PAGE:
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December 18, 2012 10:19 pm
In October, the regulator demanded that Google substantially change its privacy policies or face fines, following a review of new policies that allowed it to gather data on users across its many services. “Combining personal data on such a large scale creates high risks to the privacy of users,” Article 29 warned Larry Page, Google’s chief executive, in a letter.
The review was unrelated to a wider antitrust investigation of Google that the European Commission said on Tuesday was moving closer to a resolution.
Google is understood to have lobbied hard for a similar privacy review of Microsoft’s practices, according to sources in Brussels, but Microsoft says it has not changed its privacy policies and, unlike Google, will not use any data to target advertising at consumers.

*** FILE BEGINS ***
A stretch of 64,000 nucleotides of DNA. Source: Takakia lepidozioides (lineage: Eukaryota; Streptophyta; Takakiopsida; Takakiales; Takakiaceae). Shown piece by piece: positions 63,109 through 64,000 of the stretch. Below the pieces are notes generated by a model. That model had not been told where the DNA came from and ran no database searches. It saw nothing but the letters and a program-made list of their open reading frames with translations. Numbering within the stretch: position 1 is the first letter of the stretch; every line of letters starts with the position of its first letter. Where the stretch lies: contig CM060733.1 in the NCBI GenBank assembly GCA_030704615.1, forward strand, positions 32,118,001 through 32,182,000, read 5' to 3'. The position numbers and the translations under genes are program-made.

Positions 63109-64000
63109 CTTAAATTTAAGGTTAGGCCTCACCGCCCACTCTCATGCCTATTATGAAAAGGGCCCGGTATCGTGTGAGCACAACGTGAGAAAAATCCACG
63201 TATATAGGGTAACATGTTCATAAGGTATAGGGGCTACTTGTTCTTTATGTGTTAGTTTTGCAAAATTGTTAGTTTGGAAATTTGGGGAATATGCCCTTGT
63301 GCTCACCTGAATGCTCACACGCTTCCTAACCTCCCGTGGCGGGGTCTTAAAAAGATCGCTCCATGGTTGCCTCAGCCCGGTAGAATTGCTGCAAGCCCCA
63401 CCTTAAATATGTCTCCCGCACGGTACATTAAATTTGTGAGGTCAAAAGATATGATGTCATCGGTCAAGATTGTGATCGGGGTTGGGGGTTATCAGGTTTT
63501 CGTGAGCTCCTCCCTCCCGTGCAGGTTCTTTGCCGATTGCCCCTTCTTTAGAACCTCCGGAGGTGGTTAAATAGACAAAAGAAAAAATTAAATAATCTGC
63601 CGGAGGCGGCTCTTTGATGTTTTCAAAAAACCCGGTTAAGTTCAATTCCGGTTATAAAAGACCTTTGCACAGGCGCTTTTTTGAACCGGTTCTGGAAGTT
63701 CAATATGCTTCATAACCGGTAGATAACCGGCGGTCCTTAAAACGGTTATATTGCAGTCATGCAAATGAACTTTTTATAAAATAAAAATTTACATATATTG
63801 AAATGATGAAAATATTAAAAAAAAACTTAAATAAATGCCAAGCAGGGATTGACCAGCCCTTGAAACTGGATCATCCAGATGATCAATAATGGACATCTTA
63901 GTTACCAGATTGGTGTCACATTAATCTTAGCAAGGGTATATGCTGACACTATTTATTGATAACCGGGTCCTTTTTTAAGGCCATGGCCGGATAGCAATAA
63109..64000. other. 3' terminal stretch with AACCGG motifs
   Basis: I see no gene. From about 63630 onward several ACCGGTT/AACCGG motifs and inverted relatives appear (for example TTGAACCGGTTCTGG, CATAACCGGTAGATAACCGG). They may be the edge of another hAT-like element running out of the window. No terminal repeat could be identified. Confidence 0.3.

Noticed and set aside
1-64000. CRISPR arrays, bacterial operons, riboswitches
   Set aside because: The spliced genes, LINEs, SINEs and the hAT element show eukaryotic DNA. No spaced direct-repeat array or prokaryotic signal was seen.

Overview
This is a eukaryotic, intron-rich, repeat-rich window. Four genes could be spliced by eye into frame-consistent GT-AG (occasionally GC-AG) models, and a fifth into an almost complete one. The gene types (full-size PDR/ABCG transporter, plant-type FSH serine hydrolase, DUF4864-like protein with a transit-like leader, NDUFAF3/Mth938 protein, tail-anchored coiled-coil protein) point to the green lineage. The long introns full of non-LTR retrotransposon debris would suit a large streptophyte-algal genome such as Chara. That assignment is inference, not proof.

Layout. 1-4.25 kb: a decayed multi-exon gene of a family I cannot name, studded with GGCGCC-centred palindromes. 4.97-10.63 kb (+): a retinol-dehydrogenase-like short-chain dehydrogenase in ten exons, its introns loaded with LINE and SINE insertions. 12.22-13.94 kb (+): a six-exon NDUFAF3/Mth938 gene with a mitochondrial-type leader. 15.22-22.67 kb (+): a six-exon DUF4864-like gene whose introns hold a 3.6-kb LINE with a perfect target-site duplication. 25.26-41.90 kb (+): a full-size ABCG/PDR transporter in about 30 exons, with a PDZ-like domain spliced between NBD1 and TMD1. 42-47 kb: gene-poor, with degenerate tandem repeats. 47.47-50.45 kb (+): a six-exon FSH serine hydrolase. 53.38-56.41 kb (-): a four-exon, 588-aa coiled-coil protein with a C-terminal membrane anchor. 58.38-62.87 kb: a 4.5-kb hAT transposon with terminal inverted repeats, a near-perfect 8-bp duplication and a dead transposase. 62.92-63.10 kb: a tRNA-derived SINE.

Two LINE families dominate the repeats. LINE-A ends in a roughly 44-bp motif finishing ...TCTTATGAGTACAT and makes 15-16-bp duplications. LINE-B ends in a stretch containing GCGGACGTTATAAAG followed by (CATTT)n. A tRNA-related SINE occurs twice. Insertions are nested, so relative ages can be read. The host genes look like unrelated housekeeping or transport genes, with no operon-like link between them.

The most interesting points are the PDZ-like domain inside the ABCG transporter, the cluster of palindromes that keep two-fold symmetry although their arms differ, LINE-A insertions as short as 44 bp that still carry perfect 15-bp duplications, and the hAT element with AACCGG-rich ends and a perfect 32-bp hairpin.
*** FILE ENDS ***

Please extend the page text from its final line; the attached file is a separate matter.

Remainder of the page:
“We’re happy to answer any questions officials may have about recent changes to the Microsoft Services Agreement, which we’ve said previously do not alter our privacy policies,” said Robin Koch, a Microsoft spokesman in Brussels.
Article 29’s letter calls for a “pause” while it completes its analysis, implying Microsoft make no further changes to its agreement. The data protection agencies of France and Luxembourg will lead the review on Article 29’s behalf.
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